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US Shuttle Flights Could Resume This Fall - 2003-03-15

The U.S. space agency NASA is getting ready to resume shuttle flights as early as September or October. But the return to flight depends on whether the cause of the shuttle Columbia's demise can be found and fixed.

NASA is planning to assemble a team to get U.S. space shuttles ready to return to flight by the final quarter of this year.

That plan was revealed in an internal memorandum written Wednesday by the agency's top space flight official, former astronaut William Readdy. NASA made the document public Friday.

In it, Mr. Readdy says a team will prepare to return shuttles to flight as soon as practicable. He makes clear, however, that the schedule depends on findings of an independent board of experts investigating the cause of Columbia's break-up last month. But he sets the goal for the next shuttle mission as early as this coming fall in the United States, beginning in September.

NASA spokesman Joseph Gordon points out that the schedule only suggests the earliest time a shuttle might fly again. "It's just that in this business you have to have a goal," he said. "For practical purposes at this time, no earlier than the fall date or timeframe seems practical. Most likely, it'll be probably later than that - hopefully not much later. But, again, it's all dependent upon the results of the board and on us reacting to those results."

Should a shuttle return to flight late this year, the break would be far shorter than the 32 month moratorium after the 1986 explosion of the Challenger vehicle. But the need to get shuttles back to orbit is more urgent now because they are essential to support the International Space Station.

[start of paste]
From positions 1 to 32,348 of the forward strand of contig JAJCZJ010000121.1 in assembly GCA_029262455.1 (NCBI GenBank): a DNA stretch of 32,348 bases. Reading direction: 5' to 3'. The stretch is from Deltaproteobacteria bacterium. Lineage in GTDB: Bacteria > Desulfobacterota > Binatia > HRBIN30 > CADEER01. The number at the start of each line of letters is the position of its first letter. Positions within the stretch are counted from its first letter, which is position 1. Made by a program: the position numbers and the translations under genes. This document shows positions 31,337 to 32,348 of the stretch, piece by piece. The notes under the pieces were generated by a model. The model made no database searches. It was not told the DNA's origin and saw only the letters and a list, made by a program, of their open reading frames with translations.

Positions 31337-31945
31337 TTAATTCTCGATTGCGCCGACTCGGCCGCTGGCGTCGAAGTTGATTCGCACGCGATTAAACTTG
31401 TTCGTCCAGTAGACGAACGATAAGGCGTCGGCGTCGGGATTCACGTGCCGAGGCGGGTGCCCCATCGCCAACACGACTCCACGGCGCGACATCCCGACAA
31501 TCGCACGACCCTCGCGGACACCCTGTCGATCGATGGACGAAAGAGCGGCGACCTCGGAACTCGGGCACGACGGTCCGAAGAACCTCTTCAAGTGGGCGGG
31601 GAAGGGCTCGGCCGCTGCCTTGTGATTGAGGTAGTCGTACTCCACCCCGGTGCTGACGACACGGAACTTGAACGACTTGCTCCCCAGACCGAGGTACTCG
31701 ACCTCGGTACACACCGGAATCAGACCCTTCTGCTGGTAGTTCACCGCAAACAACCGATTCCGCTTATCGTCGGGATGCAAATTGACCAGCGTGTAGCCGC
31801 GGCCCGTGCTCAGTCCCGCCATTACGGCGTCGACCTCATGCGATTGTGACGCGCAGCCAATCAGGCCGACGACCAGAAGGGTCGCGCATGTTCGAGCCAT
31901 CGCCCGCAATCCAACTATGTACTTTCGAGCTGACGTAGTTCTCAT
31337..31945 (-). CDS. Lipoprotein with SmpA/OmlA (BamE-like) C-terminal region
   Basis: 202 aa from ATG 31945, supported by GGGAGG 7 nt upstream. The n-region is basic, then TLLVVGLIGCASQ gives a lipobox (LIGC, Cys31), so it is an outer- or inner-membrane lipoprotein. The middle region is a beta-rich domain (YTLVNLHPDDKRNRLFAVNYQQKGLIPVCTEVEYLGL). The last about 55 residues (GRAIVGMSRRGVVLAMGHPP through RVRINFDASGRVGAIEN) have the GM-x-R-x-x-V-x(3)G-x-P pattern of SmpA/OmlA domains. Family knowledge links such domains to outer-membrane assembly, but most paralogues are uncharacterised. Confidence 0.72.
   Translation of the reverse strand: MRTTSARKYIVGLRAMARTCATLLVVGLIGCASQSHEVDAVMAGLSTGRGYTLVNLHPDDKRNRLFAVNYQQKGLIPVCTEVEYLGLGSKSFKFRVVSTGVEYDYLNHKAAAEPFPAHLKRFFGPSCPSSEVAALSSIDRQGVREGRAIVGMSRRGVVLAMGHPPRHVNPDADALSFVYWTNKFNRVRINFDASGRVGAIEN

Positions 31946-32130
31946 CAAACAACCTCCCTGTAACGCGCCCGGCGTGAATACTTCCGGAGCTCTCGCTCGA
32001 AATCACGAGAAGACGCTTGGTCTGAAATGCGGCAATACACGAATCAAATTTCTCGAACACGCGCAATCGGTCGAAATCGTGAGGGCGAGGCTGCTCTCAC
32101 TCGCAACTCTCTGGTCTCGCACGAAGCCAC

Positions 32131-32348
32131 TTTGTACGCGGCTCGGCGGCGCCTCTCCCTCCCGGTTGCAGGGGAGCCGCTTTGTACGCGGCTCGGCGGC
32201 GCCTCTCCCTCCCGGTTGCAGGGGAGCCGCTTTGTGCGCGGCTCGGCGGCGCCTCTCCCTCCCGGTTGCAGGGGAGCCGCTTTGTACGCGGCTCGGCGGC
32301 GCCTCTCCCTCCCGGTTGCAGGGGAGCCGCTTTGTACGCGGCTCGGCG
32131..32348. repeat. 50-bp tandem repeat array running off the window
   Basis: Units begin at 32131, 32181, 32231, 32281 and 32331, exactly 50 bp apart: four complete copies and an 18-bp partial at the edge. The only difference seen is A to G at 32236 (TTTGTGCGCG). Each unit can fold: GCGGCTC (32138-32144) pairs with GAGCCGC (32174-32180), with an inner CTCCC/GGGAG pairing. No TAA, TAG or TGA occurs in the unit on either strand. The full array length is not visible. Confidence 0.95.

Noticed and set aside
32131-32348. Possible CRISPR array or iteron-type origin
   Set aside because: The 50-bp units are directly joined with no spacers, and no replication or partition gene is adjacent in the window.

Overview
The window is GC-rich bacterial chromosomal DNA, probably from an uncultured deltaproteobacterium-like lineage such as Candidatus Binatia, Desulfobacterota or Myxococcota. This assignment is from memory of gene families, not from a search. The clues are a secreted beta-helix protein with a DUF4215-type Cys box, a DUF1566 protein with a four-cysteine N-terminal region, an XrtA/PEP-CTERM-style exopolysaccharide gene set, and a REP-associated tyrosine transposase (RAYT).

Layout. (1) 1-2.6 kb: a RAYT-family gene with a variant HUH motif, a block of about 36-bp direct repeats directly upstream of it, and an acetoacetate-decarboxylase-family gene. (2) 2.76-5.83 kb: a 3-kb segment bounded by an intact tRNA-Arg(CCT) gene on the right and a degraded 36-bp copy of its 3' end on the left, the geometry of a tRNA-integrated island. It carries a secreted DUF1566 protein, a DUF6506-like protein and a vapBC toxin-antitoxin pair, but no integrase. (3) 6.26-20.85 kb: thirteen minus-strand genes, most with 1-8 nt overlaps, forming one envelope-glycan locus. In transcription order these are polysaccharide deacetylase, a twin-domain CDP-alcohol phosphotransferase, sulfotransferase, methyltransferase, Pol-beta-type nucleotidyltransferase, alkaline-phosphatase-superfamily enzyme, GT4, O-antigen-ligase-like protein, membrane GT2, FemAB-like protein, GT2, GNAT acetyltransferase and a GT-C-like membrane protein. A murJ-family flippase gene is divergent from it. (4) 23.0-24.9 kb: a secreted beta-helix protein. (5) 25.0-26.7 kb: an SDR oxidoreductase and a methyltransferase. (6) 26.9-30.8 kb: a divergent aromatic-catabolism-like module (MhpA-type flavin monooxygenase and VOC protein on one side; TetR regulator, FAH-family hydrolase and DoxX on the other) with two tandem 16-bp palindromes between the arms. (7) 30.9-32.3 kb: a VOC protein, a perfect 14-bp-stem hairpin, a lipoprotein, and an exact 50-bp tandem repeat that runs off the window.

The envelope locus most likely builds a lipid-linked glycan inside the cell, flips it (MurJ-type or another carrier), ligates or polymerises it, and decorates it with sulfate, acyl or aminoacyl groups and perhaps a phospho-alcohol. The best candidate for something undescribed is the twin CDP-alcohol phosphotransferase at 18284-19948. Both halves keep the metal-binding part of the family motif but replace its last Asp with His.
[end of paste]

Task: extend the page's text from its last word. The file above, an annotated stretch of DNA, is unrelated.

The next shuttle mission was supposed to be later this month, a mission to exchange station crews.

But as a result of the Columbia disaster, the crew swap will take place in late April or early May, using Russian Soyuz rockets. The three-man U.S. and Russian team now in orbit will return to Earth aboard the Soyuz attached to the station as an emergency escape vehicle. Before their departure, another Soyuz will carry up a two-person replacement crew.

Station commander Ken Bowersox says that, despite the Columbia tragedy, he is not nervous about re-entering the atmosphere. "Entry in any vehicle is always a big deal," he explained. "You are taking a lot of kinetic energy and removing it from a system. That all gets turned into heat. It's a time that's fraught with danger and you need to be careful about everything that goes on during that period. But I wouldn't say that I feel any more apprehension now than many other entries that I've been through."

Although Commander Bowersox and his two colleagues had not expected to return on a Soyuz, they trained on one in Russia as part of routine preparations for an emergency escape from the outpost. They will enter the Soyuz over the weekend to practice the departure procedures.